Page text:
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Does Sam Bradford make the Rams' passing game fantasy poison?
Can we stop all this nonsense about A.J. Feeley being the St. Louis Rams' Week 1 starting quarterback? It's not going to happen. Already, ESPN.com's Mike Sando reports that Sam Bradford is separating himself, and taking at least half the first-team snaps. With the Rams probably destined for another developmental season overall, it would be foolhardy for them not to let Bradford start from the get-go and take his lumps while building from the ground up. The kid would really have to spit the bit not to find himself under center Sept. 12 against the Arizona Cardinals.
But that doesn't mean he'll be very good.
It's true that the past couple seasons have helped rewrite expectations for rookie quarterbacks. In 2008, Joe Flacco and Matt Ryan each led their teams to the playoffs as rookies, and Flacco reached the AFC title game. In '09, Matthew Stafford and Mark Sanchez started right away, and Sanchez made it to the conference championship. Those four players were drafted 18th (Flacco), third (Ryan), first (Stafford) and fifth (Sanchez) overall in their respective NFL drafts; the Tampa Bay Buccaneers' Josh Freeman was the only quarterback selected in either of the past two first rounds not to start Week 1, and he was under center by Week 7. Recent history tells us to expect that Bradford will play right away.
But how good were those rookie quarterbacks? Ryan finished as the 15th-best fantasy signal-caller in his first season, and Flacco was 18th-best. And last year, Sanchez finished 26th among fantasy quarterbacks and Stafford 27th (albeit in 10 games played). In other words, the best of the lot, Ryan, still wasn't a consistent fantasy starter. That's OK, though. Nobody outside of a dynasty league is invested in Bradford for this season. What we really care about is, will his rookie-ness drag down any and all receivers the Rams throw on the field?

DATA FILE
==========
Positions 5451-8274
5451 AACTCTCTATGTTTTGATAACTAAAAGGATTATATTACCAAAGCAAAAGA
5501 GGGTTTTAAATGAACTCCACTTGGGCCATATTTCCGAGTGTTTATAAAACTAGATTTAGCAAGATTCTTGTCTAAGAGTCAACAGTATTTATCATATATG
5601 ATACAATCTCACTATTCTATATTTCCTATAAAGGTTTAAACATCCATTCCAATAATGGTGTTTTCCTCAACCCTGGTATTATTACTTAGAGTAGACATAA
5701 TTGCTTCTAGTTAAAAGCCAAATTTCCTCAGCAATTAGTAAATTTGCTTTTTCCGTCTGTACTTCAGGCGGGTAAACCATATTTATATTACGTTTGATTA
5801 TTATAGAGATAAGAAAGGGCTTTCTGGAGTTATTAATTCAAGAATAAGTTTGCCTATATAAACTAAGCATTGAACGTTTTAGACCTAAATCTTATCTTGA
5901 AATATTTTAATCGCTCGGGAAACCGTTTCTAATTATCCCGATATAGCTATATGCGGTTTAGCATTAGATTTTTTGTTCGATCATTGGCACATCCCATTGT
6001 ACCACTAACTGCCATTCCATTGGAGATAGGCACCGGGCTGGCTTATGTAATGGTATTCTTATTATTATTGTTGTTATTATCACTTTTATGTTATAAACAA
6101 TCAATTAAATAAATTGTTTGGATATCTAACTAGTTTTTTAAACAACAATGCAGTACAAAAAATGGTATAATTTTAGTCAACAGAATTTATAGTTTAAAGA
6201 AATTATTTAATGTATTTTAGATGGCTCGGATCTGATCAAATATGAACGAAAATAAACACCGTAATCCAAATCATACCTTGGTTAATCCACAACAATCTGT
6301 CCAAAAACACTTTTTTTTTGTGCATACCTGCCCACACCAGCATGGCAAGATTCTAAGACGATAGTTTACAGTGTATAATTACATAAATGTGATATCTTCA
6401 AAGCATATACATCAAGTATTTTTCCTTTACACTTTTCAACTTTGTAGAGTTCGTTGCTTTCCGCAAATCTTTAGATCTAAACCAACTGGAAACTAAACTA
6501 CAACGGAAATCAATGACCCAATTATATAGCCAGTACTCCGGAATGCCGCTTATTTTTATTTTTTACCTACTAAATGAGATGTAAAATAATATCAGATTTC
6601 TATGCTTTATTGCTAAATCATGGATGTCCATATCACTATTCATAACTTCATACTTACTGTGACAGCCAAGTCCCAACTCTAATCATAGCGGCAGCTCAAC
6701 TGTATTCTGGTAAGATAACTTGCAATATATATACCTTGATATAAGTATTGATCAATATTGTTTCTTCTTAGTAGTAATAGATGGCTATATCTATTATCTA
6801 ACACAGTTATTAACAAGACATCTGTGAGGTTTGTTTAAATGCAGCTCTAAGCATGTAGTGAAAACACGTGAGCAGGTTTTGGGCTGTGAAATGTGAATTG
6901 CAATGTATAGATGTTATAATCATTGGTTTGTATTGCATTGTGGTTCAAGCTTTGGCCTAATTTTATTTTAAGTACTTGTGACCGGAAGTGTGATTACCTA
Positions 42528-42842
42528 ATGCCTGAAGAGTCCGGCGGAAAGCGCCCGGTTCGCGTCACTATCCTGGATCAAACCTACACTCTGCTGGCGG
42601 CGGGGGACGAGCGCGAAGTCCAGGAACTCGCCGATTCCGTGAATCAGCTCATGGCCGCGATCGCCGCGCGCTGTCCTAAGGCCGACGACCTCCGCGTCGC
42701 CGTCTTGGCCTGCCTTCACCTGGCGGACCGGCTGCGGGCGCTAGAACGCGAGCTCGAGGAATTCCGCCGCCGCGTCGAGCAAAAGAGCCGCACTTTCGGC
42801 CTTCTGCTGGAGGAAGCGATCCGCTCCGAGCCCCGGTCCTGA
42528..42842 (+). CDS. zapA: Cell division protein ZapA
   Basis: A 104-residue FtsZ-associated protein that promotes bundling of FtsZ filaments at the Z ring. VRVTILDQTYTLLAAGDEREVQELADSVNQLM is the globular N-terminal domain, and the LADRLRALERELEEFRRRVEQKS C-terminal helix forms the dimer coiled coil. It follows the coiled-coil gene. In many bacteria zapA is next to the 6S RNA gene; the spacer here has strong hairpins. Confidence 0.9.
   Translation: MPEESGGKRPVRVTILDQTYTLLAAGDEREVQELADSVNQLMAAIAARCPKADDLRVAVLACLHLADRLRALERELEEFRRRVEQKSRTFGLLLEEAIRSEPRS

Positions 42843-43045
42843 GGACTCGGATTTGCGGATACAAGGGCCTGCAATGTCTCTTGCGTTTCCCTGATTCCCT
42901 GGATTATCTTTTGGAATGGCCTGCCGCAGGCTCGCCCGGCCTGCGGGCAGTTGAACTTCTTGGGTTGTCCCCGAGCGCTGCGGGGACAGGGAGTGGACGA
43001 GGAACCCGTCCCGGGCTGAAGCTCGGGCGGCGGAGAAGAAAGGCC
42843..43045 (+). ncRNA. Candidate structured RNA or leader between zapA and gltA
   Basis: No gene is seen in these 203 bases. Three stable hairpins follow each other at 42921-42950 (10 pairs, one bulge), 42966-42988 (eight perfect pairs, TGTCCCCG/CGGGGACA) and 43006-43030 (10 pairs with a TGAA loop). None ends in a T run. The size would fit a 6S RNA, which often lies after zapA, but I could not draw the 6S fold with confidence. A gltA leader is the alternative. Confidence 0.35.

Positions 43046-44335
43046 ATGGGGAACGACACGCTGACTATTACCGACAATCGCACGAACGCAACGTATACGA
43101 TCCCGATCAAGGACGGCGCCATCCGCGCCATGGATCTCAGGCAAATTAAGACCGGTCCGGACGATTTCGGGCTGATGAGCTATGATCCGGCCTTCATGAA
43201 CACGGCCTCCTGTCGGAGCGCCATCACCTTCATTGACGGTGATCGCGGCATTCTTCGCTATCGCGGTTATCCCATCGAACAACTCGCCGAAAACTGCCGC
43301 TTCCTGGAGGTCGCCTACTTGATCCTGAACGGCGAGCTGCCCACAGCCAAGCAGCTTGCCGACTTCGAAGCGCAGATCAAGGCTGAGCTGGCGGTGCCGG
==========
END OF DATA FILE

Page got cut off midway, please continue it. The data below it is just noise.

Well, let's look at that same recent history. Here are the top two receivers for the aforementioned four quarterbacks in their first NFL seasons and their respective performances:
(*Includes statistics with both Browns and Jets, but he was with Sanchez in New York for 12 of 16 games last season)
White, who was coming off a breakout 2007 that saw him finally deliver on his first-round promise, is the only guy in the past two seasons who parlayed his high-profile, start-right-away rookie quarterback to fantasy stardom. On one hand, that's encouraging, it proves it can be done. On the other hand, nobody on the Rams roster has White's raw talent or is coming off a proven season as White was.
That said, there are a few pretty good performances on that above list. Sure, Mason wasn't an explosive force in Flacco's rookie campaign, but that was a usable year, fantasy-wise. Calvin Johnson was a huge disappointment compared to expectations, but he still put up some numbers. Even Cotchery and Clayton had their moments. If Bradford keeps the job for 16 weeks and isn't a disaster of JaMarcus Russell proportions, I might go so far as to say he will produce a wideout who'll finish at least in the mid-30s and will probably produce one even better than that. I say this simply because of the above precedents. Three of the four rookie signal-callers gave someone a top-25 season. Sanchez got Cotchery into the top 35. That's the best news of all: this isn't an entirely lost cause.
|Laurent Robinson recorded a first down or touchdown on 11 of his 13 receptions in 2009 before his season-ending injury.|
The overall message here is, if he stays healthy, Bradford doesn't doom any of these guys to absolutely no production. Robinson is my favorite one to draft, Avery should probably go in very deep leagues, and the rest are probably free-agent pickups at best. Of course, if the Rams' offensive line isn't better this year (we're looking at you, former No. 2 overall pick Jason Smith, who's already struggling at right tackle while this year's second-rounder Rodger Saffold takes over the left spot), all this may be moot, because Bradford could get crunched.
Christopher Harris is a fantasy analyst for ESPN.com. He is a six-time Fantasy Sports Writing Association award winner. You can ask him questions at www.facebook.com/writerboy and follow him at www.twitter.com/writerboyESPN.